The House version is scheduled to be heard by the full House next Tuesday. The Senate bill is still in the committee process – the second committee stop is the Appropriations Subcommittee on Health and Human Services which is not scheduled to meet again until April 13th.
This week was very busy for education bills in both the House and the Senate. Besides the bills listed below, committee bills were rolled out in the House which would make significant changes to education – namely one that would allow charter school organizations with high success rates in poverty-stricken communities to build schools near perpetually failing schools and one that would provide funding for charter schools. Neither of these proposed bills were without controversy. Opponents of both bills wanted to see additional tax dollars given to traditional schools in hopes that they would improve rather than allow charter schools to compete or receive funding taxpayer dollars. While charter schools are public schools, opponents saw them as competition rather than an additional tool in the public school arsenal to help educate Florida’s youth.
This bill seeks to ensure that school districts cannot interfere with a family’s decision to homeschool once they are provided proper notice unless they receive corroborated outside evidence that the children are not being educated properly.
The House bill was very quickly passed out of its final committee on Thursday morning in a unanimous vote by the Education Committee. It is headed to the floor of the House, but the Senate version has yet to pass its first committee. The Senate bill was heard in a workshop this week but has not been scheduled for a vote next week. If it is not heard the following week for a vote, it may be dead for the year.
This bill removes a requirement that 2nd through 5th graders be enrolled in a public school in the year prior to enrolling in virtual school.
The House bill passed favorably out of its second committee unanimously and has one more stop before heading to the floor for a vote by the full House. The Senate version was heard in an Education Committee workshop on Monday but was not voted on. It will need to be scheduled for a vote before it can move forward.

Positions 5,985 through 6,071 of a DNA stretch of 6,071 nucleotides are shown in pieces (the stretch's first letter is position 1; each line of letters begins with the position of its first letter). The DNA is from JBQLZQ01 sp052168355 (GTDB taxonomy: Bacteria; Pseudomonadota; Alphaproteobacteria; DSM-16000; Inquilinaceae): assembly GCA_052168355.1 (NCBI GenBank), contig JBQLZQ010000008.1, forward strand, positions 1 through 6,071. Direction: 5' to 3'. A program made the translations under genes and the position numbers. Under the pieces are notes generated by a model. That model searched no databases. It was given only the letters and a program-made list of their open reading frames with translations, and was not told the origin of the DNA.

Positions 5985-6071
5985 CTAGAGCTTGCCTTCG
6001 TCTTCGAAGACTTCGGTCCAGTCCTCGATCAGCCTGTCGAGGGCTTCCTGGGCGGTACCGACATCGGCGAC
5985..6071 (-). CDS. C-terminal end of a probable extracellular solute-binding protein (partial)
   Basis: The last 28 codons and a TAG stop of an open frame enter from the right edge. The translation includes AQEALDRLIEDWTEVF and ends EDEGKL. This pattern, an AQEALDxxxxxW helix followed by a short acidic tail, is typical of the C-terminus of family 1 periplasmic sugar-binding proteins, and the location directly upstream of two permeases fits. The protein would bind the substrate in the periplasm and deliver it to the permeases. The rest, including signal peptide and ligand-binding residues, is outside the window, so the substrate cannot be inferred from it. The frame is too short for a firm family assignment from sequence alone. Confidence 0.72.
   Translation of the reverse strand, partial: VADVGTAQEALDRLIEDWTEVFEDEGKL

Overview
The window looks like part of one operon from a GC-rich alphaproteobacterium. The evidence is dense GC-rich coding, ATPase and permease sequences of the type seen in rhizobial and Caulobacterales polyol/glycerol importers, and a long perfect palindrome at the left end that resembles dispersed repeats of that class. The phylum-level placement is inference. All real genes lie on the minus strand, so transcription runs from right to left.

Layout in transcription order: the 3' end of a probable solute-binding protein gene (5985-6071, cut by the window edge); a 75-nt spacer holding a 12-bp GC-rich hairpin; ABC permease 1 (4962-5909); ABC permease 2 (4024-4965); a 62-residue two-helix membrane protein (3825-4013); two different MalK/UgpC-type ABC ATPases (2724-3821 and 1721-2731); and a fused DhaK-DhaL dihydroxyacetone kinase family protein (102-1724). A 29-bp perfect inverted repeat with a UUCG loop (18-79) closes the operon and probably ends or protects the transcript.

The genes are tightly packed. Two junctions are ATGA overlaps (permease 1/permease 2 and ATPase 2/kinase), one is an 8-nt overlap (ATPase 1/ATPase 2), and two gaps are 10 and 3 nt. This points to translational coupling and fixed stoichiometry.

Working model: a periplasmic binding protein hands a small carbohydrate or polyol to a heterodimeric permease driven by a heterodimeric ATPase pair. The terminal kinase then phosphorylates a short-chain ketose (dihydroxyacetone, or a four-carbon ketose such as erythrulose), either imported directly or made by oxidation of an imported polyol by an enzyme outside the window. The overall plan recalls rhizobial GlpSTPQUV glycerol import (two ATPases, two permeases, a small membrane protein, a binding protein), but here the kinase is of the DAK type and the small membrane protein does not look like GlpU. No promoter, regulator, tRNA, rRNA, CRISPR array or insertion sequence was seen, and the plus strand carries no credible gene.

This bill expands the students who are eligible for the Florida Tax Credit Scholarship Program.
The House bill passed out of its second committee this week in a 12-3 vote. It has one more committee stop before heading to the floor for a vote by the full House. The Senate version was heard in an Education Committee workshop on Monday and has been scheduled for a vote in that committee for next Monday. The Education Committee is the first stop out of four total for the Senate bill so it must start moving quickly if it is to pass this year.
This bill seeks to require the publication of certain state assessment tests every three years. Currently, no one has access to the questions on these exams, including the Department of Education nor any government officials. Students are being told that they cannot tell anyone the content of test questions, including their parents.
The Senate bill was heard in the Education Committee workshop this week but has not been scheduled for a vote yet. The House PreK-12 Appropriations Subcommittee will hear the House version next Monday morning for a vote before it heads to its final committee.
HB 7037 Addressing Gambling Long-Term